It appears that <a href="http://apnews.myway.com/article/20081117/D94GUIK80.html">the auto bailout</a> is stalled for now, as congressional leadership and the Bush administration have come to loggerheads over providing $25 to $50 billion in loans to General Motors, Ford Motor Company, and Chrysler.
I found it interesting that, as of December 2007 (the most recent date for which disclosures are available), just 27 of the 535 members of Congress owned stock in at least one of the big three automakers, according to <a href="http://www.opensecrets.org">Open Secrets</a>. They disclosed holdings worth ...Continue reading
In late July this year, two North Carolina state legislators and a pharmaceutical industry executive set up a political non-profit to run ads focusing on the present financial crisis ahead of the November election. The nonprofit has spent more than $600,000 to produce the ads, according to documents filed with the Federal Election Commission.
Real Time has been following various ads using our new "Follow the 527s" widget, available on the right side of the site.
The nonprofit, RightChange.com, Inc., was set up by a pair Republican lawmakers, state Sen. Fletcher Hartsell ...!--[endif]-->!>!--[if>!-->!--[endif]-->!>!--[if>![endif]-->!--[if>![endif]-->!--[if> Continue reading
Note that Mr. Paulson's proposal was not intended to solve the teaser-rate mortgage problem, either now or in the future. In the transactions that created the teaser-rate mortgages in the first place, both parties made bad decisions " the lender and the borrower. Mr. Paulson's proposal was not intended to help either. One of its unavoidable side effects, however, was to relieve lenders ...Continue reading
When I read accounts like this, I'm not surprised that Congress has such low approval ratings:
Senate Majority Leader Harry Reid, D-Nev., pressed for passage, with the alarming news that one of the country's premier insurance companies was about to go bankrupt if the crisis was not quickly resolved.
"We don't have a lot of leeway on time," Reid told reporters in the Capitol. "One of the individuals in the caucus today talked about a major insurance company -- a major insurance company -- one with a name that everyone knows that's on the verge of going bankrupt ...Continue reading
But in many situations the right course of action is not always obvious. So here are some questions that we can ask ourselves to help us navigate the shades of gray:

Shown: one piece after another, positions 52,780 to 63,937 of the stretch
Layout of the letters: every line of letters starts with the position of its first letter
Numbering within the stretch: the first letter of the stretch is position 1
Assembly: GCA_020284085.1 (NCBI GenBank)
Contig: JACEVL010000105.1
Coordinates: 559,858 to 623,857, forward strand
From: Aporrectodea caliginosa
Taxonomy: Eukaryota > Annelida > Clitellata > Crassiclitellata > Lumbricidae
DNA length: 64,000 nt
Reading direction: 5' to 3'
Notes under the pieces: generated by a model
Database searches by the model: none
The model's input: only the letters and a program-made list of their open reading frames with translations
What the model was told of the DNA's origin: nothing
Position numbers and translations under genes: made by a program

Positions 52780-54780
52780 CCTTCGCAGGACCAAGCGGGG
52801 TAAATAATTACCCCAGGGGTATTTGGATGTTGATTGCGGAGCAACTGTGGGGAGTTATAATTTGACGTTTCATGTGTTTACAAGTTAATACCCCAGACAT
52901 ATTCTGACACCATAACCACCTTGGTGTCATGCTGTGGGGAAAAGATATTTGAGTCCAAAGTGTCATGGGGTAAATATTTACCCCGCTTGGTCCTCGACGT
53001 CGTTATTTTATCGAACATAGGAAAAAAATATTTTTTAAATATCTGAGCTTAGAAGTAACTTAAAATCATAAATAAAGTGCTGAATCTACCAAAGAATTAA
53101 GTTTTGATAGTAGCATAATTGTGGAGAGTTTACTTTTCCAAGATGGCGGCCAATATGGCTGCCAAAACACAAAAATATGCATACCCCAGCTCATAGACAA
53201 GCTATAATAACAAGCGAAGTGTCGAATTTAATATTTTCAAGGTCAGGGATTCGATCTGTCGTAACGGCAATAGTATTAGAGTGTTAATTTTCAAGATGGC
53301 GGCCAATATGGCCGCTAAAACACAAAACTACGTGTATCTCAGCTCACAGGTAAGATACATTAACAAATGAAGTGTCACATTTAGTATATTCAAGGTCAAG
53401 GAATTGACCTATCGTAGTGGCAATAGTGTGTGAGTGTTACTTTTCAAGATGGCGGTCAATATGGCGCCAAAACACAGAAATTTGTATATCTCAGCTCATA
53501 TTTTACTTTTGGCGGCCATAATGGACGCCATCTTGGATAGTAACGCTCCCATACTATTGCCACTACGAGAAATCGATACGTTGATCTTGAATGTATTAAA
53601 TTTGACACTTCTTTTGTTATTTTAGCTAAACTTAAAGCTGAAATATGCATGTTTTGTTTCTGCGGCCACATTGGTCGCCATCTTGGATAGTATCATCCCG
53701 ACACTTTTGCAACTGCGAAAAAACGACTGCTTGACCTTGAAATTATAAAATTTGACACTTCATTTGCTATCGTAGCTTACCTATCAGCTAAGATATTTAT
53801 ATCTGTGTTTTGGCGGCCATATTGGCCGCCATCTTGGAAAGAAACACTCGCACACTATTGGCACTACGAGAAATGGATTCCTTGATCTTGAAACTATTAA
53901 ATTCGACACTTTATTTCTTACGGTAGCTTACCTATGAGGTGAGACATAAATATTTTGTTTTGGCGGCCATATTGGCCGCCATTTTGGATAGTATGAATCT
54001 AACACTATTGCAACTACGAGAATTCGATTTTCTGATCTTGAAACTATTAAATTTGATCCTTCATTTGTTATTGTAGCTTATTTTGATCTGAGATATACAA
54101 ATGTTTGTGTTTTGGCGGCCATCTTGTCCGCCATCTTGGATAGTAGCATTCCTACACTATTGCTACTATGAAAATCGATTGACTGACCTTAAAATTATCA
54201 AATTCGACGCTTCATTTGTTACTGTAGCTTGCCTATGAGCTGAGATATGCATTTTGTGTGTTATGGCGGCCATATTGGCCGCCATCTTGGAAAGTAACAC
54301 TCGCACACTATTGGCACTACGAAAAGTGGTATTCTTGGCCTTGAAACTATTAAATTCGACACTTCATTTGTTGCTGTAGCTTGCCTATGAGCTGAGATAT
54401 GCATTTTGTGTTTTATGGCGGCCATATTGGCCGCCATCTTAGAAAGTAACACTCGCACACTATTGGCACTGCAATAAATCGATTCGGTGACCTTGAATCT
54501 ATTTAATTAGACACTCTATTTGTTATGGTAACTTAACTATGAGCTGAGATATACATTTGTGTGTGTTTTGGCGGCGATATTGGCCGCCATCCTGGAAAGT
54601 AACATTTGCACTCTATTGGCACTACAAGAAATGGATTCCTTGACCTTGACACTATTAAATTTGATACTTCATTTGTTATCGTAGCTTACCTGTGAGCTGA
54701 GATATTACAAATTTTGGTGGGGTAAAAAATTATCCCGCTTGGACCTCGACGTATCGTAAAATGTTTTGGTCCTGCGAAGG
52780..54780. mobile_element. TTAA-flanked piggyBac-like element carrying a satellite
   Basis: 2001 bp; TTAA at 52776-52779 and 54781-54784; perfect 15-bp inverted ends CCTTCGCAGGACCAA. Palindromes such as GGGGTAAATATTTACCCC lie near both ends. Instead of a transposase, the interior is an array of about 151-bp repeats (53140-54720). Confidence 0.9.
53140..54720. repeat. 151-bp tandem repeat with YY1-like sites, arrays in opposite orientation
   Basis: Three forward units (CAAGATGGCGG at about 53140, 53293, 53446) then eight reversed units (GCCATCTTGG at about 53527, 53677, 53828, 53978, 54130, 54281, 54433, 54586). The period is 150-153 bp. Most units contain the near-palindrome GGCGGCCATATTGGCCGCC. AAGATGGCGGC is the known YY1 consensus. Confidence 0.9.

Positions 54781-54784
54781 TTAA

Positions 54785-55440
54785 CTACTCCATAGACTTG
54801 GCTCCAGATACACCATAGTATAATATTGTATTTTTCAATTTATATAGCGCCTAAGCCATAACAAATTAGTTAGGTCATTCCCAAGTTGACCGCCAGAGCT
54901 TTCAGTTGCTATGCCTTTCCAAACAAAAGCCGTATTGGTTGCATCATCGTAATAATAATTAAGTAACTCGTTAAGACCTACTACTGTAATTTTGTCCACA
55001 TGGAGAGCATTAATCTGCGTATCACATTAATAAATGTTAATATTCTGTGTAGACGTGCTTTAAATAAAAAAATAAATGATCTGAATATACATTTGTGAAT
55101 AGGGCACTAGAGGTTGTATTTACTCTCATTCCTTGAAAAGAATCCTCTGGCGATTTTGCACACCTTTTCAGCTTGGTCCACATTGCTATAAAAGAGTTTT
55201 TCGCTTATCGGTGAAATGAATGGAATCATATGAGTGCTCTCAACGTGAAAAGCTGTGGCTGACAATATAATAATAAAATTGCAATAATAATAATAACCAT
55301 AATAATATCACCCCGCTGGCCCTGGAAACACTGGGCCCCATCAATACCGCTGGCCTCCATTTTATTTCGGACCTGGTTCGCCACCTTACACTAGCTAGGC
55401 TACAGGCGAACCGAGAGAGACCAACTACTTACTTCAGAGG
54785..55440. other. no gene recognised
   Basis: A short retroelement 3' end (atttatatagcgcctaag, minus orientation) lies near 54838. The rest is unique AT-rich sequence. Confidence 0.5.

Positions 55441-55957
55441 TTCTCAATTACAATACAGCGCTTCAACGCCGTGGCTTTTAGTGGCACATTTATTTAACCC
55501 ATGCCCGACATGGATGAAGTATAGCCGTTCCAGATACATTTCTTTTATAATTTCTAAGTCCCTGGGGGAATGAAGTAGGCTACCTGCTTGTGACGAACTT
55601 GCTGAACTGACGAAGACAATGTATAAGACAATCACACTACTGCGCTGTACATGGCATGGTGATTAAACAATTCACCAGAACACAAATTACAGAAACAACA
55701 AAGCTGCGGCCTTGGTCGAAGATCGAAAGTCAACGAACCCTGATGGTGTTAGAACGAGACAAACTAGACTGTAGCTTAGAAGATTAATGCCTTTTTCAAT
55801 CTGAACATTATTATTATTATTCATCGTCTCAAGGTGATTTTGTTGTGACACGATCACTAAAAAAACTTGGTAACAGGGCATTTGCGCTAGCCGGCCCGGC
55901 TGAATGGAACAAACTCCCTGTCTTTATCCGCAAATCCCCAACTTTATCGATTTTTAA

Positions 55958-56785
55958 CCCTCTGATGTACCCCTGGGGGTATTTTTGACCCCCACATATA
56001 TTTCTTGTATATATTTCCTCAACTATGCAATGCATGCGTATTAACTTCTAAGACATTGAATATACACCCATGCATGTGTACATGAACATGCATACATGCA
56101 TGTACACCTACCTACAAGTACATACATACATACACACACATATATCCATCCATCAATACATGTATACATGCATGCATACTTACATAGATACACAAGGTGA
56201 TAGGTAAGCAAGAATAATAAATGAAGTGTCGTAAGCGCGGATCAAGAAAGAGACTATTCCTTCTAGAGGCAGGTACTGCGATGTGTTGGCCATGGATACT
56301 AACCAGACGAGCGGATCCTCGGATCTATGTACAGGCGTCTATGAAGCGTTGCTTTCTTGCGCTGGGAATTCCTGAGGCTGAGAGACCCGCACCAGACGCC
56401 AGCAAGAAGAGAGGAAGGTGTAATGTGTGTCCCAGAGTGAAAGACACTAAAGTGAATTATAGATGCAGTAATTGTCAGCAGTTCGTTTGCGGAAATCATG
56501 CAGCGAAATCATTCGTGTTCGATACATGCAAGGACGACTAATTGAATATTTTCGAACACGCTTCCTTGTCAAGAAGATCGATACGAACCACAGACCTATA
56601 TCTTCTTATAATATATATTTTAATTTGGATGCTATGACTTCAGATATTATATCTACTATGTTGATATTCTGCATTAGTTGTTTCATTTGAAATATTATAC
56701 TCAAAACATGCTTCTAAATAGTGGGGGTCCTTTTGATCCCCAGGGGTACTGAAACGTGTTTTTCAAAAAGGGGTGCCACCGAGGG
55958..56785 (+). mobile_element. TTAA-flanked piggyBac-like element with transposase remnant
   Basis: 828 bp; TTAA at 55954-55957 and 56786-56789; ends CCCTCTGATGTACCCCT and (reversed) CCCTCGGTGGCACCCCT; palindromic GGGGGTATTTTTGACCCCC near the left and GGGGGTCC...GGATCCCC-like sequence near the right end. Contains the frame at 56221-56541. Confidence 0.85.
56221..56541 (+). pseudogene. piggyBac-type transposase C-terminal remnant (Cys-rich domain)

The first shade of gray?
Is the action legal?
In fairness, the preceding sentence tells employees, "Perhaps most importantly, our Code not only requires us to comply with the law, but it challenges us to promote ethical conduct in all ...Continue reading
The Hill reports that Fannie Mae and Freddie Mac are dissolving their formidable lobbying operations (when the Office of Federal Housing Enterprise Oversight was investigating their shady accounting practices, Fannie Mae was spending $8 million a year on lobbyists, some of whom were working with Congress to derail the investigation).
The Hill reports,
When the two companies were taken over by the government, they said they would end lobbying practices that had made them a powerful force in Washington.
Still, the lost contracts could hit K Street hard.
Overall, 37 outside firms filed second-quarter reports for Fannie and Freddie, according ...Continue reading
Fannie Mae announced <a href="http://sec.gov/Archives/edgar/data/310522/000129993308004533/0001299933-08-004533.txt">today</a> that it's gotten more subpoenas from the SEC and the U.S. Attorney for the Southern District of New York:
<blockquote>On September 26, 2008, Fannie Mae received notice of ongoing federal government investigations and inquiries into Fannie Mae by the United States Attorney for the Southern District of New York and the United States Securities and Exchange Commission ("SEC") regarding certain accounting, disclosure and corporate governance matters. In connection with those investigations and inquiries, Fannie Mae received a Grand Jury subpoena ...Continue reading
Mark Tapscott of the D.C. Examiner posts a comparison of what was in the original plan submitted by Treasury Secretary Henry Paulson and what congressional negotiators have arrived at now.
It will be interesting to see both the final language and the conference report. I wonder if the bill will end up including things like taxpayer funding for peanut warehouses to bring reluctant members on board.
Continuing the theme of last night's post (and of several prior posts -- just scroll down), we're taking a look at some of the key players in the financial bailout negotiations, looking at their career contributions from and personal interest in the industry. Thanks to Open Secrets, the Web site of the Center for Responsive Politics, all this information is easily accessible online.
Over the course of his political career, minority leader John Boehner, R-Ohio, has raised $2,933,009 from political action committees, employees and their immediate family members of organizations in the finance, insurance and real estate ...Continue reading